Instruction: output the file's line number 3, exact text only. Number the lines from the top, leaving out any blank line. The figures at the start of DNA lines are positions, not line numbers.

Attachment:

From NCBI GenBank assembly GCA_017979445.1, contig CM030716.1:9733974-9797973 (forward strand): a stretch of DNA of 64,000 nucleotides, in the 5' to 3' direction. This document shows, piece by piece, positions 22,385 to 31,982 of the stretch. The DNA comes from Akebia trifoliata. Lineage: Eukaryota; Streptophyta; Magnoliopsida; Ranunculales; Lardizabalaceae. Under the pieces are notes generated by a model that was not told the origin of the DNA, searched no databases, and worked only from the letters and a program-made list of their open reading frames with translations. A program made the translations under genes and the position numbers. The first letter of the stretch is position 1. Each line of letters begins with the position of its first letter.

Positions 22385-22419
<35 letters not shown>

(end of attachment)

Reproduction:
<35 letters not shown>